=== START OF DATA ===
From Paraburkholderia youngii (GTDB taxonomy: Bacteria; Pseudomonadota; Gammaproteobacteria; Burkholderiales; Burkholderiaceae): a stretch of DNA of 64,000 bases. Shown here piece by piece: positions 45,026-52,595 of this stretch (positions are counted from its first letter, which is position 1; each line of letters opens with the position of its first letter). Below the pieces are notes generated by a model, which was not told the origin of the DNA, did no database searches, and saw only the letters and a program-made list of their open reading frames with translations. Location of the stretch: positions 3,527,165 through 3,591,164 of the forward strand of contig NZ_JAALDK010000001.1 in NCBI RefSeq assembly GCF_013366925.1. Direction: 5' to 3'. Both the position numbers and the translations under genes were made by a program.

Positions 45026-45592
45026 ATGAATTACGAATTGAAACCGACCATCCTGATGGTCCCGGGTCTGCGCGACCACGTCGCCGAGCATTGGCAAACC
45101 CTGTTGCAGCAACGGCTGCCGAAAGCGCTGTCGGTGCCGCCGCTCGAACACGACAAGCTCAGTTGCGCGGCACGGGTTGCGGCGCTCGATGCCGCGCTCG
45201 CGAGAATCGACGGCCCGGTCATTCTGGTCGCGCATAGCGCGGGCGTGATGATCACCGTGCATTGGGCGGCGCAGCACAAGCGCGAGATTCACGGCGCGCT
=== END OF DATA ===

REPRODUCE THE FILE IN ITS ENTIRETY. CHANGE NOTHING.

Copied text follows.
From Paraburkholderia youngii (GTDB taxonomy: Bacteria; Pseudomonadota; Gammaproteobacteria; Burkholderiales; Burkholderiaceae): a stretch of DNA of 64,000 bases. Shown here piece by piece: positions 45,026-52,595 of this stretch (positions are counted from its first letter, which is position 1; each line of letters opens with the position of its first letter). Below the pieces are notes generated by a model, which was not told the origin of the DNA, did no database searches, and saw only the letters and a program-made list of their open reading frames with translations. Location of the stretch: positions 3,527,165 through 3,591,164 of the forward strand of contig NZ_JAALDK010000001.1 in NCBI RefSeq assembly GCF_013366925.1. Direction: 5' to 3'. Both the position numbers and the translations under genes were made by a program.

Positions 45026-45592
45026 ATGAATTACGAATTGAAACCGACCATCCTGATGGTCCCGGGTCTGCGCGACCACGTCGCCGAGCATTGGCAAACC
45101 CTGTTGCAGCAACGGCTGCCGAAAGCGCTGTCGGTGCCGCCGCTCGAACACGACAAGCTCAGTTGCGCGGCACGGGTTGCGGCGCTCGATGCCGCGCTCG
45201 CGAGAATCGACGGCCCGGTCATTCTGGTCGCGCATAGCGCGGGCGTGATGATCACCGTGCATTGGGCGGCGCAGCACAAGCGCGAGATTCACGGCGCGCT